Toil and Trouble #2
Written by Mairghread Scott
Illustrated by Kelly and Nichole Matthews
Letters by Warren Montgomery
Published by BOOM! Studios
Toil and Trouble # 2 is part of a miniseries about the three witches from the play Macbeth by William Shakespeare. The comic artwork of Kelly and Nichole Matthews provides stunning visual images and a unique style. Writer Scott gives clear motivation to the Weird Sisters and their part in the tale of Macbeth as readers learn about why they started their prediction. It should be noted that the narrative boxes of the writing may seem a bit long, but do allow for the reader to get past exposition to the meat of the comic. Toil and Trouble # 2 inspires the reader to reflect on how much powers the Sisters Weird really have on fate.
The story begins with the Weird Sister in conflict with each other. The sisters Smertae and Riata are at odds with each other. Riata champions Macbeth into battle and saves him from death while Smertae opposes her actions wanting Raita to strengthen Malcolm. The middle sister, Cait, tries to act as a peacekeeper between the two siblings. It is revealed Raita has once been exiled before as she did not submit to Smertae’s decision of Scotland’s king. Things between Smertae and Riata come to a boil as the two sisters bear armes against each other in a showdown. As the dust settles, Smertae claims righteousness in her choice as she seeks to fulfill fate. Raita declares she fights for the protection of their people. The conflict between Raita and Smertae increases as the two debate who is the next king to be.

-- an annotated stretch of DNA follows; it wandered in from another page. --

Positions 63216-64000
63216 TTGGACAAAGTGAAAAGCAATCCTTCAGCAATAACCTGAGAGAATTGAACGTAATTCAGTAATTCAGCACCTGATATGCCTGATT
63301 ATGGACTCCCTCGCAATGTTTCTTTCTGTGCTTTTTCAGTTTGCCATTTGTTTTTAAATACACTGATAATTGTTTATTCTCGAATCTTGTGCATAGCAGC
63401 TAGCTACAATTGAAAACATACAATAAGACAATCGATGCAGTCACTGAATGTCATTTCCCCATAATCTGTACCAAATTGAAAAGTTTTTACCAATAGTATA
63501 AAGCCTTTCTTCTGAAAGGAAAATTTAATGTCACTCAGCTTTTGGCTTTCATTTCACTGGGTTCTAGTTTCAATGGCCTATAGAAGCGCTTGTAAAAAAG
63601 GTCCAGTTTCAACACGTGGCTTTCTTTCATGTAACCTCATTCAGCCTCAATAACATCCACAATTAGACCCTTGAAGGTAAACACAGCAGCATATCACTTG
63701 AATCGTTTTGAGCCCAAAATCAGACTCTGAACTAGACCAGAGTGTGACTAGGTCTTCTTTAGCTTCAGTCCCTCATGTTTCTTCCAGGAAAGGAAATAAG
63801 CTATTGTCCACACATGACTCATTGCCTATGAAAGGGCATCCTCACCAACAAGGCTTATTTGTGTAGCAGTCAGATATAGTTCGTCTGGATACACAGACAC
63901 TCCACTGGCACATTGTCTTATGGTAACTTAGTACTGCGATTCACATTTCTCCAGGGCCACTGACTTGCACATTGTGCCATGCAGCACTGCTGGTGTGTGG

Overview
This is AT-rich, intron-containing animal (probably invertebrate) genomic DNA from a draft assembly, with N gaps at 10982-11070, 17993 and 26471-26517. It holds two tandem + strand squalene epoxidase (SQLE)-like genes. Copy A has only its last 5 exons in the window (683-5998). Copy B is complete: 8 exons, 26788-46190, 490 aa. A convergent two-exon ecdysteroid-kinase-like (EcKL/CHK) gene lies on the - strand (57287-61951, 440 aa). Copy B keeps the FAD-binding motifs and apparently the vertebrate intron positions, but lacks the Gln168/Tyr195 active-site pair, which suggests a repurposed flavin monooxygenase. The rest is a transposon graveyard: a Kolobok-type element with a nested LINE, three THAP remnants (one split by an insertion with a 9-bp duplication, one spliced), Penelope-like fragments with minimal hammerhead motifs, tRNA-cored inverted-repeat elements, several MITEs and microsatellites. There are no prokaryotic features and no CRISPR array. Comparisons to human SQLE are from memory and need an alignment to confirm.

Writer Scott shines strongest with the characterization of the Weird Sisters. However, her narration may drag slightly at the start of the comic. Smertae is power hungry and supposedly worried about the old ways. She desires to fulfill the will of fate, but she cares little at what price it is done. Raita shows care over the good of the people of Scotland and struggles to deal with Smertae. She calls out her sister’s ego such as when Smertae cursed a sailor’s wife for not honoring the old ways. Raita reveals the thumb of the drowned sailor, which Smertae keeps as a trophy of her “good works.” The last sister, Cait, offers a middle ground between Smertae and Raita. Cait calls for reason and understanding between the other sisters, while she tries to create peace between them. The narration may be seen as chucky and be slow for the buildup of the plot. Still Scoot offers an insightful look into Raita’s mindset as she opens the comic.
Toil and Trouble #2 starts with a slow build up in the writing department and quickly raises in the middle to conflict. The artwork does offer much for the reader to look at and enjoy for its character designs and backgrounds. For casual readers, the comic is accessible without requiring heavy knowledge about Macbeth. For the Shakespeare lovers, the comic will happily add an extra bit of flavoring onto the classic Scottish play.